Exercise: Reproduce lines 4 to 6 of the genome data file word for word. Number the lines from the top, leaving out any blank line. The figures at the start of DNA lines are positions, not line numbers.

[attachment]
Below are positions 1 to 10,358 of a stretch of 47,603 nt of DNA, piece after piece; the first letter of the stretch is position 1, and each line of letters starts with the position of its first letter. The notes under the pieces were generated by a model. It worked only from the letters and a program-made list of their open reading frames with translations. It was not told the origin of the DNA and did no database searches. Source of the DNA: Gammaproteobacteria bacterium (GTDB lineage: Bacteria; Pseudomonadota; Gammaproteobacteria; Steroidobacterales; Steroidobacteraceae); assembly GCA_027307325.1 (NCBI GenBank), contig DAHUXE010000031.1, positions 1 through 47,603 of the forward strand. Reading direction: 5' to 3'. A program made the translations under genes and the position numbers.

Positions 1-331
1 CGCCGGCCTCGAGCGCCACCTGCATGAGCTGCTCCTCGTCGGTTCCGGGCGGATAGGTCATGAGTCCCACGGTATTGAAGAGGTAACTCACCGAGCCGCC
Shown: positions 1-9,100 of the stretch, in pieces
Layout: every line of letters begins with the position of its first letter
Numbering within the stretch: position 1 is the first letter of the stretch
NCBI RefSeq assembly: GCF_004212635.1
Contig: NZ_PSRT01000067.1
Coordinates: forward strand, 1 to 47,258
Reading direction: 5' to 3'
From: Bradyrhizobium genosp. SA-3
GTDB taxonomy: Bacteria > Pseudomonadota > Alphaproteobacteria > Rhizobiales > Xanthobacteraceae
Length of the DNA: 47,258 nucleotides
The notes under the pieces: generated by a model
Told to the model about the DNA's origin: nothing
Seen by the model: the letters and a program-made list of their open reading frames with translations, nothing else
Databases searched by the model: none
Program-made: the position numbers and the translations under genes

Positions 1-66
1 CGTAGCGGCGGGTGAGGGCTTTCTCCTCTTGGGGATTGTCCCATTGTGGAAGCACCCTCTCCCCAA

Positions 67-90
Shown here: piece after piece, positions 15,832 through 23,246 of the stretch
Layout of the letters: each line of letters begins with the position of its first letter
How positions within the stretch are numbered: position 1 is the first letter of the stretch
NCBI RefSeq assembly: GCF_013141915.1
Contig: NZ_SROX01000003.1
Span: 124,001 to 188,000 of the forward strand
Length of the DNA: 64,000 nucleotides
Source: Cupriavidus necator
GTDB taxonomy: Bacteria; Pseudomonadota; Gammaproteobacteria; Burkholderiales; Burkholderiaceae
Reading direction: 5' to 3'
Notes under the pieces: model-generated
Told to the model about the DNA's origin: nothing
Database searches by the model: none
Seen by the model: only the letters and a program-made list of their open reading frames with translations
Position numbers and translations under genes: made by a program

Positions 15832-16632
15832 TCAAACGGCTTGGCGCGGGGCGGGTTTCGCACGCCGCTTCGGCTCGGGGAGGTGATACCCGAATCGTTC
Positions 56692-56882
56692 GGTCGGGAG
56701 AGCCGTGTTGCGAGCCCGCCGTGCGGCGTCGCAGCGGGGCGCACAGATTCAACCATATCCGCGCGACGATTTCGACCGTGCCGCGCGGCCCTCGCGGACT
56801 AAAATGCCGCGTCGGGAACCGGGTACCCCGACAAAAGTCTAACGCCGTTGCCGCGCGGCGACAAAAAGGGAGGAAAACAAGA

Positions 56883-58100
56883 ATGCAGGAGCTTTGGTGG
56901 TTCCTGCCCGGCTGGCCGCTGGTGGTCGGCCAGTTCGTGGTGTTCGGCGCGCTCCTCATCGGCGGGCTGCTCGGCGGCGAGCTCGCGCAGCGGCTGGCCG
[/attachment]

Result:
Shown: positions 1-9,100 of the stretch, in pieces
Layout: every line of letters begins with the position of its first letter
Numbering within the stretch: position 1 is the first letter of the stretch